Dr. David Peterson retired from the U.S. Navy in 2018 after more than 20 years of active duty service and was immediately able to transition to work in higher education because of his doctoral degree from the United States Sports Academy.
Peterson earned his Doctor of Education degree in sports management with an emphasis in health and fitness in 2014. The Academy’s 2015 Alumnus of the Year, Peterson began his work as an assistant professor of kinesiology at Cedarville University shortly after his retirement from the Navy.
Now, Peterson has used his education and his faith-focused lifestyle to write two textbooks that are in use at Cedarville: A Practical Guide to Personal Conditioning (2018) and his latest work A Christian Guide to Body Stewardship, Diet and Exercise (2021), which was published open access and is available for free here.
“We had been using an older textbook for probably the last 15 years, so I wanted to help out our department with a new, updated textbook that meets Cedarville’s needs,” Peterson said. “The book covers the idea that we are all made by God and gives the Biblical reasoning behind being good stewards of the bodies God gave us. The information is based on the science, but the reasoning is based in a Christian worldview.”
Peterson previously served as deputy director of the Physical Education Department at the United States Naval Academy in Annapolis, Md. After 20 years of military service, Peterson retired from the Navy in June 2018 to begin his career at Cedarville University.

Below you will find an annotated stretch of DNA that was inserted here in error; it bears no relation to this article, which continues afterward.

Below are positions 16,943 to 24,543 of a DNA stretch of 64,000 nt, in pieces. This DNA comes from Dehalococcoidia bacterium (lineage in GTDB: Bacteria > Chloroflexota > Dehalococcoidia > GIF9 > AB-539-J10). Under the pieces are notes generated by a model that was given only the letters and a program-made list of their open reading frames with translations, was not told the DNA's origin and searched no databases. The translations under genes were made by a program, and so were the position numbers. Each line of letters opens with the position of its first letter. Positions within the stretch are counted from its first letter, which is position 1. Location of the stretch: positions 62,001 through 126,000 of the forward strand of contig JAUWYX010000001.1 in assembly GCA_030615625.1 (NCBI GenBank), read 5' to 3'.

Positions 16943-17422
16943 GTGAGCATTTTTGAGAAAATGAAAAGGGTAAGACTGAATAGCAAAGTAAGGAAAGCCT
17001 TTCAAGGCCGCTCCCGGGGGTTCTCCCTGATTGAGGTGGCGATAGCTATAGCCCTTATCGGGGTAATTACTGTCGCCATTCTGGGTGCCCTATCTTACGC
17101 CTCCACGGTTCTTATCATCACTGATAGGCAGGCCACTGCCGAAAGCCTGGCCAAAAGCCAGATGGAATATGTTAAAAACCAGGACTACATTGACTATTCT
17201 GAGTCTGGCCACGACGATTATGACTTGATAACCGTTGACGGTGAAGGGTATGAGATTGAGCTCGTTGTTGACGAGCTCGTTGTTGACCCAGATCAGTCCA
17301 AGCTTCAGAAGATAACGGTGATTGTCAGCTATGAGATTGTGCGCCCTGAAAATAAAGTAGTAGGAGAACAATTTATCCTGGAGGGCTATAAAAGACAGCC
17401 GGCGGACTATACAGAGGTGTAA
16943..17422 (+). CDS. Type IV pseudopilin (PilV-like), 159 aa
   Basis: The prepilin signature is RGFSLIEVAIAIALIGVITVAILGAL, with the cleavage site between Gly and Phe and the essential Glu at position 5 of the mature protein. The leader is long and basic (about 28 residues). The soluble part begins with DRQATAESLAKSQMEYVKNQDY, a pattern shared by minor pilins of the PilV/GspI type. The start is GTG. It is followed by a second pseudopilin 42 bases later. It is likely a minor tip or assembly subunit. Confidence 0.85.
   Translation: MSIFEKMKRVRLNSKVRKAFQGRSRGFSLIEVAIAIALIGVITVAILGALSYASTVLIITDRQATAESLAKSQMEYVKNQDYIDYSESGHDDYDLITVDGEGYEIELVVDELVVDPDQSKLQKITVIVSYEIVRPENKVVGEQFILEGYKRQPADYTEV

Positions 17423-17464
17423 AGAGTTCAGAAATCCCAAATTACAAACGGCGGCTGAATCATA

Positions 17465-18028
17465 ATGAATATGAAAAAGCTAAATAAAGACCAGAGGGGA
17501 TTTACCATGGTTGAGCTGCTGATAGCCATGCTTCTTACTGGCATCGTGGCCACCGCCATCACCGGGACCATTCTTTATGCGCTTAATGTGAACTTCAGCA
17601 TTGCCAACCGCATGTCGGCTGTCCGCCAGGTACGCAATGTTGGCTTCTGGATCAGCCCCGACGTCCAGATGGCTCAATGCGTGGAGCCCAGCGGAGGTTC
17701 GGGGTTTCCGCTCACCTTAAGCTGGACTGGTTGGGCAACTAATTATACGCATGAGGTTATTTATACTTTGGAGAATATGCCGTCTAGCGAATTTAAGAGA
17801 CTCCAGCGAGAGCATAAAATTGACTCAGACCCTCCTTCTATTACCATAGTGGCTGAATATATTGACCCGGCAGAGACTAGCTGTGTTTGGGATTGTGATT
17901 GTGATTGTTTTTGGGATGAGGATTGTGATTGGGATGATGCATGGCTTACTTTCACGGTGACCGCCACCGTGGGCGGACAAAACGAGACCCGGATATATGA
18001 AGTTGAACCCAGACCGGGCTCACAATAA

“I had a great career waiting for me after my military service, all due in large part to my doctoral degree from the United States Sports Academy,” Peterson said. “For that, I am eternally grateful. I knew that my military retirement was imminent and I knew I would have to get a doctoral degree to work as a college professor.
“The Academy allowed me to pursue that degree while I was still on active duty. I could have started a degree at a brick and mortar school when I retired, but that would have taken an additional two or three years before I could start my next career.
“Being able to pursue my doctoral degree while I was on active duty was crucial.
“I was able to complete my degree over three different duty stations – from Millington, Tenn., to Patuxent River, Md., to the Naval Academy – because of the Academy’s flexible options.
“As a military veteran, I was very pleased with how military friendly the Academy is and how it supports our troops with tuition assistance and G.I. Bill acceptance. Rolling enrollments and flexible scheduling were both conducive to me as a professional. The other thing about the Academy is that it allowed me to tailor my education to my specific area of interest in exercise and physiology.”
Peterson is a Certified Strength and Conditioning Specialist (CSCS) with Distinction through the NSCA and has published several manuscripts on physical fitness testing within the military for the NSCA Strength and Conditioning Journal and Military Medicine.
“My passion has always been exercise and physiology, so I wanted a degree that would allow me to further my studies in that area,” Peterson said. “The Academy’s program allowed me to do that quite well. I would absolutely recommend the Academy to other students seeking a degree.”